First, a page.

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. Last Updated: 07/27/2016

ORT's Ownership Hidden From Duma

Russia's parliament has failed in its attempts to find out who owns the country's biggest television company, ORT.

The question arose in the State Duma last week, when the lower chamber considered a bill that would strengthen the government's control of ORT. If the bill becomes law, it will require the Duma's approval of mortgage, sale or any other transfer of shares from the state's 51 percent stake and bar any sale of ORT shares to foreign entities or individuals.

The bill's key sponsor, Gennady Volkov, who is deputy chairman of the Duma's committee on information policy and communications, said that his committee had been trying to get ORT's incorporation documents for two years, but to no avail. Last month, he received a letter from ORT's general director, Igor Shabdurasulov, saying that ORT had no "foundation contract" as such. Volkov said he had received conflicting information as to who controls how much of ORT.

"I don't know how many [ORT] shares the state really has ... I don't like that," Volkov said.

The bill's drafting was prompted last month by fears that Boris Berezovsky, who is seen as the chief figure in ORT, was negotiating the sale of a 20 percent government stake in ORT to Australian-born media magnate Rupert Murdoch. Murdoch has been reported to have pulled out of these negotiations.

The Duma adopted the bill in its first reading Friday with a 308-0 vote. The second and third readings are likely to take place simultaneously next week, after which the bill requires approval of the parliament's upper chamber and President Boris Yeltsin's signature, Volkov said Tuesday.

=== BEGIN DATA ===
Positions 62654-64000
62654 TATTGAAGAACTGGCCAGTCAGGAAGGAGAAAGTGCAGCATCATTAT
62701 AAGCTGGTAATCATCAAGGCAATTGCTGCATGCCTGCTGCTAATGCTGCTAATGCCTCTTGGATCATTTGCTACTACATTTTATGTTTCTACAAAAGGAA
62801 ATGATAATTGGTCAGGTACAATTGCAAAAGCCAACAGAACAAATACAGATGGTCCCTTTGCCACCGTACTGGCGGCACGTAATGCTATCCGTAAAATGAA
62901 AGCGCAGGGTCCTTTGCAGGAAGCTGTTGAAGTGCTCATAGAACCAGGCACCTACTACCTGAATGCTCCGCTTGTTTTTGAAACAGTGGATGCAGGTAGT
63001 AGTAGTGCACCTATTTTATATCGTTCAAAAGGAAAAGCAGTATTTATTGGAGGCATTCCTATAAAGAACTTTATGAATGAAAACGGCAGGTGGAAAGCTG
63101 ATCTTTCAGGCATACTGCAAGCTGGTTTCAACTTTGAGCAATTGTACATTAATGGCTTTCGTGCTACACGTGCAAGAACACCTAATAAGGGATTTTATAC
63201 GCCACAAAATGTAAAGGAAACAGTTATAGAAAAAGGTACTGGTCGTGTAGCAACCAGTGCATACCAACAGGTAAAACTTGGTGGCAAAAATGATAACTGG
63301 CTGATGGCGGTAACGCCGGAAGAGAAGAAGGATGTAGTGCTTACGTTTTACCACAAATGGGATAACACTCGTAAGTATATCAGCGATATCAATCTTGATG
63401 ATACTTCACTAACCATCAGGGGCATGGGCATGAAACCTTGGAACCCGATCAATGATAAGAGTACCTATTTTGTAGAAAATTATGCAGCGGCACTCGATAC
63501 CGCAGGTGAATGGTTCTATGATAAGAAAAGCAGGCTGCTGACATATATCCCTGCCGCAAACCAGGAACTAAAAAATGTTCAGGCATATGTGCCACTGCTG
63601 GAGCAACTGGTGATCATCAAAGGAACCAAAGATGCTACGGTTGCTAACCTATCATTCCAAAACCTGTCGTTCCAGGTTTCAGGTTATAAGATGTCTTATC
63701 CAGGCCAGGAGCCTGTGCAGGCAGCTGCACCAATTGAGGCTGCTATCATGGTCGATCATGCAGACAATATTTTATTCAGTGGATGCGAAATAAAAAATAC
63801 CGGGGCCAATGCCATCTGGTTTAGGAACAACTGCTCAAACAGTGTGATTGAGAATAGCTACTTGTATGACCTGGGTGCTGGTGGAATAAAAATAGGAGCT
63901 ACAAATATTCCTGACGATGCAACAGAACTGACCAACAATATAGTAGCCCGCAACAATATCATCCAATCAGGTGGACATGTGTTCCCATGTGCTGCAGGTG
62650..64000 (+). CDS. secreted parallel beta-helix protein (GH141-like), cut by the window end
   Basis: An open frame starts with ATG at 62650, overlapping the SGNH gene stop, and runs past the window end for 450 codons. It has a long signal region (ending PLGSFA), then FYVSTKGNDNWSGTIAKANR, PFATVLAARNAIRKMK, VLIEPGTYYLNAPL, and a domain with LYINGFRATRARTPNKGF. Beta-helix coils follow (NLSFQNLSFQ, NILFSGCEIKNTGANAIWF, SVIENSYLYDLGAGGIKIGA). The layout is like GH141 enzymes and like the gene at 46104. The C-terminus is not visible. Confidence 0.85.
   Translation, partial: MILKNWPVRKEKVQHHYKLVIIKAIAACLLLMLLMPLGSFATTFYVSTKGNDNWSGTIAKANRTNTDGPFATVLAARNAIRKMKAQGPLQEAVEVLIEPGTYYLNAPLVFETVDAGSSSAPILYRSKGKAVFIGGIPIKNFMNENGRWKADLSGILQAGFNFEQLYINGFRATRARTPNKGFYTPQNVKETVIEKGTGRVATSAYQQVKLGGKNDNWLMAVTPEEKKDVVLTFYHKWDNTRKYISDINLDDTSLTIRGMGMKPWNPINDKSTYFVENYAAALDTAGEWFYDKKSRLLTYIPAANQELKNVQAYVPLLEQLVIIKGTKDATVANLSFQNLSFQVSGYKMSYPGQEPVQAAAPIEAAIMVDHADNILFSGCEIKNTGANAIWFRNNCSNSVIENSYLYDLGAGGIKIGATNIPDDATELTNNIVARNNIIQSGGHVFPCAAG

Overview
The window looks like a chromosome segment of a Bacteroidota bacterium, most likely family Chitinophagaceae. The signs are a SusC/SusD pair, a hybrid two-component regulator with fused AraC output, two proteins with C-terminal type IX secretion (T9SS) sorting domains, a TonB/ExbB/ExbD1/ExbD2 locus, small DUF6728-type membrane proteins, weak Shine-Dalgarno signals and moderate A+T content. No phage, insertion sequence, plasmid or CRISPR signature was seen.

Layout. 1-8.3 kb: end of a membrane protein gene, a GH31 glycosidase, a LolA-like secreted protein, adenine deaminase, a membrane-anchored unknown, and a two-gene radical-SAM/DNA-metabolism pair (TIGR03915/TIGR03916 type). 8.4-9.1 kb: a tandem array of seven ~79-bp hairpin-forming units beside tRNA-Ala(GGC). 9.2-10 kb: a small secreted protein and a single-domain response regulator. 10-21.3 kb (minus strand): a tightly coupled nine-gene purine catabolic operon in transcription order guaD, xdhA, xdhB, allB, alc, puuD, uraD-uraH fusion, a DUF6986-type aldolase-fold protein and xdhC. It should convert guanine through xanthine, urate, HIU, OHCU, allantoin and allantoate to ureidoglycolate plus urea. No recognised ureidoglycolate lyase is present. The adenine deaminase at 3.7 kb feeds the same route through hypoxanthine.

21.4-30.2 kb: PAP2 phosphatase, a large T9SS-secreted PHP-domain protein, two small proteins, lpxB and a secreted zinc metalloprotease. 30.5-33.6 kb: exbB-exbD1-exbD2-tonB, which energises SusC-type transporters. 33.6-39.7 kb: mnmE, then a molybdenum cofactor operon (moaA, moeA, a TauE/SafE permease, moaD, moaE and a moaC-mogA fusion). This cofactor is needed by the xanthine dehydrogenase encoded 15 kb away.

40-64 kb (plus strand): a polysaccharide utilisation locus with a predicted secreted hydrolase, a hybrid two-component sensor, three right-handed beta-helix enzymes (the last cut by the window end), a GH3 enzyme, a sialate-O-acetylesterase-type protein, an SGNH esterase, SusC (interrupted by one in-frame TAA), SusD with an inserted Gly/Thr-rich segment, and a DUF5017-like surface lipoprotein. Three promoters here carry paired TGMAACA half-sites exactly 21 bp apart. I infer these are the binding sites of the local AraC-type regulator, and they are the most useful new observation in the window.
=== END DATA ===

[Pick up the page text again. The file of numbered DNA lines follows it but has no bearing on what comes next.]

If the bill is signed into law, it could create obstacles for ORT's current bailout plan, which involves mortgaging around 14 percent of the company's shares, half of them from the government portfolio and half from the private one, to Vneshekonombank in exchange for a $100 million loan. Under the new bill, the transfer of government-owned shares to Vneshekonombank would require a special law, Volkov said.

ORT spokesman Grigory Simanovich said Tuesday that the station already received two tranches of about $20 million each and expects the third one to arrive soon. But he said the company's shares have not changed hands yet. "As far as I know, the paper processing is still in progress," he said.

Vneshekonombank spokesman Tatyana Golodets refused to comment on the ORT loan program because Yeltsin's decree ordering it was marked "for official use only." "All the conditions of this loan agreement are confidential," she said.

ORT was formed in 1995 in a deal between Yeltsin, Berezovsky and a group of other leading private businessmen. It was privatized by a Yeltsin decree. It is the country's biggest television station, broadcasting to almost the entire former Soviet Union, and reaches 98 percent of Russian households.

"Today, although the 51 percent controlling portfolio of ORT is managed by the state, the state's real control of the company has been reduced to null," sponsors of the bill wrote in their annotation.

Shabdurasulov reacted angrily to the bill last week. In comments reported by Interfax, he said the bill contradicts the Constitution and the law on joint-stock companies.

"There is politics and there is law," Shabdurasulov said. "If they are combined, it should be done at least in a correct manner."